Black at Rice: Selase Buatsi finds her voice
When Selase Buatsi was a kid, she was just like every other kid her age — constantly fighting her parents. As a young girl, Buatsi argued with her parents so often that they told her she’d make a great lawyer. A decade later, Buatsi is now president of Rice’s Pre-Law Society.
Buatsi decided she wanted to become a lawyer at a young age.
“I’m pretty sure I [decided] while we were watching a ‘Judge Judy’ episode,” Buatsi, a Martel College senior, said. “My mom would always say, ‘Who made you your sister’s attorney?’”
But in other ways, Buatsi was different from many of the kids she grew up around. Born in Ghana, she moved when she was 2 years old to Irving, Texas, a city that she said was fairly diverse. Her school environment was friendly, and she took English as a Second Language classes.
“Sometimes the kids would make fun of me for saying things differently, but it was fifth grade — I didn’t take anything personally,” Buatsi said. “I didn’t care if I mispronounced words sometimes or said things differently.”
But when Buatsi moved to Coppell, Texas as a fifth grader with her family, things changed. Although her parents hoped the highly rated school district would benefit Buatsi and her siblings, she was unprepared for the prejudice she would face.
“I just was not ready for that shock at all,” Buatsi said. “I would come to school with my hair in braids or something, and people would ask questions and stare and I didn’t know how to process that. Then I’d come to school with my normal hair, and people would ask to touch it because [they thought] it looked like a cloud or something.”
Even though Buatsi decided she wanted to be a lawyer in middle school, not everyone thought she was capable. Although Buatsi was a track athlete, competing in long jumps and 500-meter races, and a student in the gifted and talented program at her school, she said that many people at her school doubted her capabilities because of her race.
Her family was always supportive of her, but the students and teachers around her were less so. At her high school, she had an apathetic college counselor, and multiple students who told her she was only accepted to certain schools because she was Black.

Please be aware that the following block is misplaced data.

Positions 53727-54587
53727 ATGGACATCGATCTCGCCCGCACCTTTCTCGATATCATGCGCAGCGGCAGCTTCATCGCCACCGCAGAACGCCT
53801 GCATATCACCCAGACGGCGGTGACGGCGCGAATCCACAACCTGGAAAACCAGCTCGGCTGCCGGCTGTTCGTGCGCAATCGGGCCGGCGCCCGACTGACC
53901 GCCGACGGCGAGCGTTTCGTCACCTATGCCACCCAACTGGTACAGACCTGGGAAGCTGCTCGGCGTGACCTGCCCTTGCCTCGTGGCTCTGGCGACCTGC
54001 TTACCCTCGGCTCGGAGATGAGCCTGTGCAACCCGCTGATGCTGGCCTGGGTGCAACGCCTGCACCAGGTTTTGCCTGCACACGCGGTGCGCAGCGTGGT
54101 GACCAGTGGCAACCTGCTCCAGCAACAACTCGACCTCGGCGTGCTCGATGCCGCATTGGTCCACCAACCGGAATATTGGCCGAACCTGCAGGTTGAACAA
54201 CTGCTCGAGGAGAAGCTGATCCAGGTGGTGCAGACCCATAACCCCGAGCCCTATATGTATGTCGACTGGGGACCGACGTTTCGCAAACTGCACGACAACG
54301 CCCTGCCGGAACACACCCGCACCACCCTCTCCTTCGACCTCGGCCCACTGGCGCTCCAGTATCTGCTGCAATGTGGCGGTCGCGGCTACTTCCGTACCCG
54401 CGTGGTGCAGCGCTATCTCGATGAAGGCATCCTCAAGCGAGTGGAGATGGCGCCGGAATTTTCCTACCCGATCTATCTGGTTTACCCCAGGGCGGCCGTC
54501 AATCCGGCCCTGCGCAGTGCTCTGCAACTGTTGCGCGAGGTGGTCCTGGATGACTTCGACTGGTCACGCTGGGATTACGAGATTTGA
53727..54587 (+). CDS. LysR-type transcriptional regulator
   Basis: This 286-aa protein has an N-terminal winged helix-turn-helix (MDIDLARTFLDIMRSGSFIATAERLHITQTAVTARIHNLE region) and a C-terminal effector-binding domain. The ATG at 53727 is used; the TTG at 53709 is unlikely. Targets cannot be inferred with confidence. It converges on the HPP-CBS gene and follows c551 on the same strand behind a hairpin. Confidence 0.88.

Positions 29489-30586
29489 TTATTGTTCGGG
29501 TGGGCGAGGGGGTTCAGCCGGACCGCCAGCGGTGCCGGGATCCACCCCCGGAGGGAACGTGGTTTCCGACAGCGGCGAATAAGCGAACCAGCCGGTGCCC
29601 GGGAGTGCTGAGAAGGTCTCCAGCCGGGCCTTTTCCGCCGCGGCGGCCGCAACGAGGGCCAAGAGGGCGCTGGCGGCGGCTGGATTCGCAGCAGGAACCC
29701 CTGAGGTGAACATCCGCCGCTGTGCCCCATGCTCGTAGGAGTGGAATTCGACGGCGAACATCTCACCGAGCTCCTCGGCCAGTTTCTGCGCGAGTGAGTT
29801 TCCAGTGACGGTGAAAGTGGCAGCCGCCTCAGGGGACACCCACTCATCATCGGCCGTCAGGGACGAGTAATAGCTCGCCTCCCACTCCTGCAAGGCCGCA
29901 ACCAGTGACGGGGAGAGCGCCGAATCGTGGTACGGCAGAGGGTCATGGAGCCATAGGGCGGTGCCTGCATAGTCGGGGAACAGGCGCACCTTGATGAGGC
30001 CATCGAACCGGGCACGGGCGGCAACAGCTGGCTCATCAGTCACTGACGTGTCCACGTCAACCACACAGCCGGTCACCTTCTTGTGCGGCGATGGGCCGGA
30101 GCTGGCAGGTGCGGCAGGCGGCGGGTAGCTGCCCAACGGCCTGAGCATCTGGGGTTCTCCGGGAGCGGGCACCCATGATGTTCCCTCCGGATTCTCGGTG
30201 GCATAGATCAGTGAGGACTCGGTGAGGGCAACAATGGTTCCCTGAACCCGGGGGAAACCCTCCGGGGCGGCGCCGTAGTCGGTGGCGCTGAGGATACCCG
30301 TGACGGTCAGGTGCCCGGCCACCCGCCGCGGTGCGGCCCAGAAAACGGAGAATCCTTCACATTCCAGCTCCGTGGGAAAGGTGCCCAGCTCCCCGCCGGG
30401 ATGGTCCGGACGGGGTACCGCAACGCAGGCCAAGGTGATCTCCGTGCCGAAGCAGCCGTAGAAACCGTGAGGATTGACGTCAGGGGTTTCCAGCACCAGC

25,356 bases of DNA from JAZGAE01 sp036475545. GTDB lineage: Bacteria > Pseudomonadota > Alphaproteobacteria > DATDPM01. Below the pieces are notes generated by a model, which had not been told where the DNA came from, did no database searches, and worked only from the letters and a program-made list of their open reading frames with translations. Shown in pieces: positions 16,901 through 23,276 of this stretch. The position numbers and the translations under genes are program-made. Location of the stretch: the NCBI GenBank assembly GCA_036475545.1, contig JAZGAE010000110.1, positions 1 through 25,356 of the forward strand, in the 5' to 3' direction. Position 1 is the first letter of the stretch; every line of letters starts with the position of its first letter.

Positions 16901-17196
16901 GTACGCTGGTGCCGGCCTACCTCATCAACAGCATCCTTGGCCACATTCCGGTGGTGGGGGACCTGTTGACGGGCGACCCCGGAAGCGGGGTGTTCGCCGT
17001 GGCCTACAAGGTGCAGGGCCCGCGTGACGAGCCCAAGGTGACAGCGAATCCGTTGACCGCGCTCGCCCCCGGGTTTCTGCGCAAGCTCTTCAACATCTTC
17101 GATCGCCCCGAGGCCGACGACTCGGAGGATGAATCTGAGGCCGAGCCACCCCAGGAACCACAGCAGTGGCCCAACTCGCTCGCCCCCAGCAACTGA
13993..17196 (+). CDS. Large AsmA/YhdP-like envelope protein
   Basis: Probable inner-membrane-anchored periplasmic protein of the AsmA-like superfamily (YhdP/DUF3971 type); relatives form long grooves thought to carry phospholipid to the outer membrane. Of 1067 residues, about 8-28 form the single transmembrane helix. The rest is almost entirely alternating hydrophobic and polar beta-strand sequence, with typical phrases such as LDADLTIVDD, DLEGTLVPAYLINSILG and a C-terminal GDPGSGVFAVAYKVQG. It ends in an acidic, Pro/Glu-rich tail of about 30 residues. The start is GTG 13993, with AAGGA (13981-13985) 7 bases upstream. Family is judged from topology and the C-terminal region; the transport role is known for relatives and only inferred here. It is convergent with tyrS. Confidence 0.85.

“Someone I didn’t really know told me that I only got accepted [to the University of Texas, Austin] because they needed Black people,” Buatsi said.
For Buatsi, the final straw came when she was sitting in a class a few rows in front of some of her classmates, who were saying dismissive and vulgar things about affirmative action.
“Honestly, it was an unreal experience for me because the type of things they were saying were so horrible,” Buatsi said. “I felt like I was in a movie and I was supposed to get up and say something dramatic and stand up for myself, but I was the only Black person in the room, so instead of drawing any attention, I just went to the bathroom and made sure I could hold myself together before going back to class.”
It took Buatsi time to realize that no matter how hard she worked, she couldn’t change her classmates’ opinions of her.
“I was taking a lot of extra, upper-level classes and then track was hard — we had to practice twice a day during the season — and then after killing myself on the track, I would crawl to the locker room and change and go to work,” Buatsi said. “People didn’t see any of that, and even if they did, all they needed was my Blackness.”
Because of these negative experiences, Buatsi said she was hesitant to take on any leadership roles in the future.
“I think that experience made me want to live a more quiet, smaller life because I didn’t want anyone giving me their opinion,” Buatsi said.